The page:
Plaintiff argues evidence of her pre-accident medical records is not admissible because she was asymptomatic at the time of the accident. Defendant disputes that she was asymptomatic and asserts that this Court already ruled that the pre-accident medical records are relevant to its affirmative defense of breach of the insurance contract by fraud. Defendant additionally argues that the records are relevant to Plaintiff's case, which is based on the aggravation of a preexisting condition. Defendant contends that Plaintiff's new expert, Dr. Grace, will testify that the April 2012 accident caused an aggravation to Plaintiff's pre-existing condition, and thus, the pre- accident medical records are relevant to establishing that the pre-existing condition existed in the first place. The Court concludes that the pre-accident medical records are generally relevant and may well be admissible as to one or more of the grounds highlighted by Defendant. The Court will therefore deny the second motion in limine, subject to renewal at trial for objections to specific medical records, which the Court will decide in the context of the presentation of evidence.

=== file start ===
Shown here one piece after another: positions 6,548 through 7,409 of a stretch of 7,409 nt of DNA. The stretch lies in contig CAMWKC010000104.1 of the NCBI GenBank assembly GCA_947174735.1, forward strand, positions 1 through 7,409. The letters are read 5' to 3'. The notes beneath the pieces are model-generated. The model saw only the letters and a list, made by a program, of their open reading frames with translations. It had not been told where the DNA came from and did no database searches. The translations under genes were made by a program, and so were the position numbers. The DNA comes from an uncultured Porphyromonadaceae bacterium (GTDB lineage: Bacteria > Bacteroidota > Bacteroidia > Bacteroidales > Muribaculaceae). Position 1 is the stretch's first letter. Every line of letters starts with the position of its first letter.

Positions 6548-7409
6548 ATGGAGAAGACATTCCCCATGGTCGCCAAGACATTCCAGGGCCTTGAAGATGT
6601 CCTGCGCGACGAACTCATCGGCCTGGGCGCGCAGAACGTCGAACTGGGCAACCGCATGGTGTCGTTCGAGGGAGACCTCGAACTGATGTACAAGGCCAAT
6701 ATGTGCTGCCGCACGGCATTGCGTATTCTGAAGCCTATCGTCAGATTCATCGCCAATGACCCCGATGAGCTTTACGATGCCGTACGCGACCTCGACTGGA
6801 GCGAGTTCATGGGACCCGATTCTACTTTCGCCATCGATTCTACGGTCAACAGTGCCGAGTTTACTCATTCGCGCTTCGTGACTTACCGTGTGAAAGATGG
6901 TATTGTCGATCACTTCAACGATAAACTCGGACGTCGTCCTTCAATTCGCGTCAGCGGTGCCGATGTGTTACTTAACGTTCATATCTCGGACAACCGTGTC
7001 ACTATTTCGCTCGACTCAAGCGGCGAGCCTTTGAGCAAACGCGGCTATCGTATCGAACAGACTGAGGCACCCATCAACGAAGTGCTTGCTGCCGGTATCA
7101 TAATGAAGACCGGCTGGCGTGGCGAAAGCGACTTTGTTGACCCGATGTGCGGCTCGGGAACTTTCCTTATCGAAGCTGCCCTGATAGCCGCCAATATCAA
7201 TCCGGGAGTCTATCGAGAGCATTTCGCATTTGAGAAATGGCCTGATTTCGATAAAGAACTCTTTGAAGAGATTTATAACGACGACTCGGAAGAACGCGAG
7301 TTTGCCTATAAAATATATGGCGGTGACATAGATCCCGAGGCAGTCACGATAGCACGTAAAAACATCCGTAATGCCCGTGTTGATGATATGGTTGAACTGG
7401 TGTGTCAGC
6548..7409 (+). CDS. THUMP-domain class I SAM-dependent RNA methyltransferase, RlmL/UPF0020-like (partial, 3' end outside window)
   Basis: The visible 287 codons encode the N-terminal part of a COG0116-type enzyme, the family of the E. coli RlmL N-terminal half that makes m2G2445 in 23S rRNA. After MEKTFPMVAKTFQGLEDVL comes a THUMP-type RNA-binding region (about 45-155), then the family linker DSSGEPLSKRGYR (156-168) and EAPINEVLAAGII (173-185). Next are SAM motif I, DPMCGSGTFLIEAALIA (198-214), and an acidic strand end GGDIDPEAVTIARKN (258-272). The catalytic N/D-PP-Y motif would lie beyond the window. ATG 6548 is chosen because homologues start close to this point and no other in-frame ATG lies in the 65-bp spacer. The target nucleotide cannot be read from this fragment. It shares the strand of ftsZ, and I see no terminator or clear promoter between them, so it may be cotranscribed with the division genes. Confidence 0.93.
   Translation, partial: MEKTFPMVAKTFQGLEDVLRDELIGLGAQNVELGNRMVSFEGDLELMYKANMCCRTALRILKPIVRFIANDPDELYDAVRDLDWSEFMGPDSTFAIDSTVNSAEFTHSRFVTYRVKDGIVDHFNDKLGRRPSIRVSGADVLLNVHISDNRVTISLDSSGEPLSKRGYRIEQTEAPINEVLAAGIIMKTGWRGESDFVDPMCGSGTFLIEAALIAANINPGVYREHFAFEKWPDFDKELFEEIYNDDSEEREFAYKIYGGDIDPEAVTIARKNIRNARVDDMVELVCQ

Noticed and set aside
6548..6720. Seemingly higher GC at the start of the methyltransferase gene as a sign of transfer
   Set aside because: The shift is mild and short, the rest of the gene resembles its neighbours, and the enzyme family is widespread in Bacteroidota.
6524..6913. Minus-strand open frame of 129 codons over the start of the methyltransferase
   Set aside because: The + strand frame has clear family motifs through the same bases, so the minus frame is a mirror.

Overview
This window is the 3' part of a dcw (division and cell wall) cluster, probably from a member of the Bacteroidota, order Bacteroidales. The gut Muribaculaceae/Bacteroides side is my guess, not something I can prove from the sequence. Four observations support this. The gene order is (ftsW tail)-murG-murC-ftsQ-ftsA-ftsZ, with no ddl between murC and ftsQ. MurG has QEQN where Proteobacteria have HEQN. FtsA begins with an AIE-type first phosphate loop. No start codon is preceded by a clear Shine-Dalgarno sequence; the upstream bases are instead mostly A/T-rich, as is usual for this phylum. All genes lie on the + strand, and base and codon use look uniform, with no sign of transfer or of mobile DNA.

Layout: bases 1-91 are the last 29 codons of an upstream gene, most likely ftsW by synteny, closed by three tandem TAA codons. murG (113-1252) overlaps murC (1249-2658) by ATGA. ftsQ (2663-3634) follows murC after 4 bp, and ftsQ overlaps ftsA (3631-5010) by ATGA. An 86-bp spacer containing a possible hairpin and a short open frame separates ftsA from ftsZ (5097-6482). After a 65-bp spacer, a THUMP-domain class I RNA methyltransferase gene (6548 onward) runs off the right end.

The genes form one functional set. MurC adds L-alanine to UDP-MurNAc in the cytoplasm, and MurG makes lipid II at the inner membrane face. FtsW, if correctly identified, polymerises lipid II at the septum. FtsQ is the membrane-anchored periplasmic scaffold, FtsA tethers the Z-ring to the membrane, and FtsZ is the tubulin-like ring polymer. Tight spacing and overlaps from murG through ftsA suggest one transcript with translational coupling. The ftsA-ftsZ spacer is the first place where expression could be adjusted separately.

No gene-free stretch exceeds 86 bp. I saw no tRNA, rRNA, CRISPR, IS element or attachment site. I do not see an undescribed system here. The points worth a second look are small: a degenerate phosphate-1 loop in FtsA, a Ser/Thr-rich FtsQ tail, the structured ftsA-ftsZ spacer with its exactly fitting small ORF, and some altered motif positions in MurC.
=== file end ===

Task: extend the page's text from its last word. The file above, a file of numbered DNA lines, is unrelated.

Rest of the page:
III. Third Motion in Limine to Exclude Evidence of Previous Litigation

         Plaintiff seeks to exclude evidence regarding the litigation over the underlying car collision against the tortfeasor. Specifically, Plaintiff seeks to exclude (i) any testimony from Jerry McClellan, the tortfeasor in the car accident, and his defense lawyer Lance Richards; (ii) statements that Plaintiff made to Mr. McClellan's insurance carrier and defense lawyer; (iii) communications between Thomas Mescall, Plaintiff's lawyer, and Mr. Richards regarding settlement negotiations; and (iv) medical records about which Metropolitan questioned Mr. Richards in his deposition. Plaintiff argues the previous litigation is not relevant to Defendant's decision to offer $1, 000 in settlement or to the defense that Ms. Williamson deceived Metropolitan.